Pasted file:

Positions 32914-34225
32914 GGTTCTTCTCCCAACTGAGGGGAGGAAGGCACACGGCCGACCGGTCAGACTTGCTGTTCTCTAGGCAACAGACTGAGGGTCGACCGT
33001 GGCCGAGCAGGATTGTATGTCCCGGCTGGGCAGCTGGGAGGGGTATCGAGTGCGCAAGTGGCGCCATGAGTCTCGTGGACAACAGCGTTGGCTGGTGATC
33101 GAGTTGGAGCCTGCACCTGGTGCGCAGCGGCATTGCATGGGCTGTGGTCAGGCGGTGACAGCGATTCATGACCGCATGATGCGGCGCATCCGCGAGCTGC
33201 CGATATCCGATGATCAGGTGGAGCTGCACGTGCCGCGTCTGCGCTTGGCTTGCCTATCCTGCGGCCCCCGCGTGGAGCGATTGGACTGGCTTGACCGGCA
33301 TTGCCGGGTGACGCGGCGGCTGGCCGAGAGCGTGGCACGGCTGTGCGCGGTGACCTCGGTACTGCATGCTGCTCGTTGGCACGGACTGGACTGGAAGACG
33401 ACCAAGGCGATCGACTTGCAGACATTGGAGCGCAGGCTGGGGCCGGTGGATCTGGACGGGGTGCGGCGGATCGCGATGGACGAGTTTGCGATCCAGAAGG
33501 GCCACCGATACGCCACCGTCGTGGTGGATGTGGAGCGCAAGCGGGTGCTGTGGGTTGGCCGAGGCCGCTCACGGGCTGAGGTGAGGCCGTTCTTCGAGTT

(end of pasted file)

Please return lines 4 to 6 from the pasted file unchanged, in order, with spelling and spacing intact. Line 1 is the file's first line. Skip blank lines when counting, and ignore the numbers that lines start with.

33101 GAGTTGGAGCCTGCACCTGGTGCGCAGCGGCATTGCATGGGCTGTGGTCAGGCGGTGACAGCGATTCATGACCGCATGATGCGGCGCATCCGCGAGCTGC
33201 CGATATCCGATGATCAGGTGGAGCTGCACGTGCCGCGTCTGCGCTTGGCTTGCCTATCCTGCGGCCCCCGCGTGGAGCGATTGGACTGGCTTGACCGGCA
33301 TTGCCGGGTGACGCGGCGGCTGGCCGAGAGCGTGGCACGGCTGTGCGCGGTGACCTCGGTACTGCATGCTGCTCGTTGGCACGGACTGGACTGGAAGACG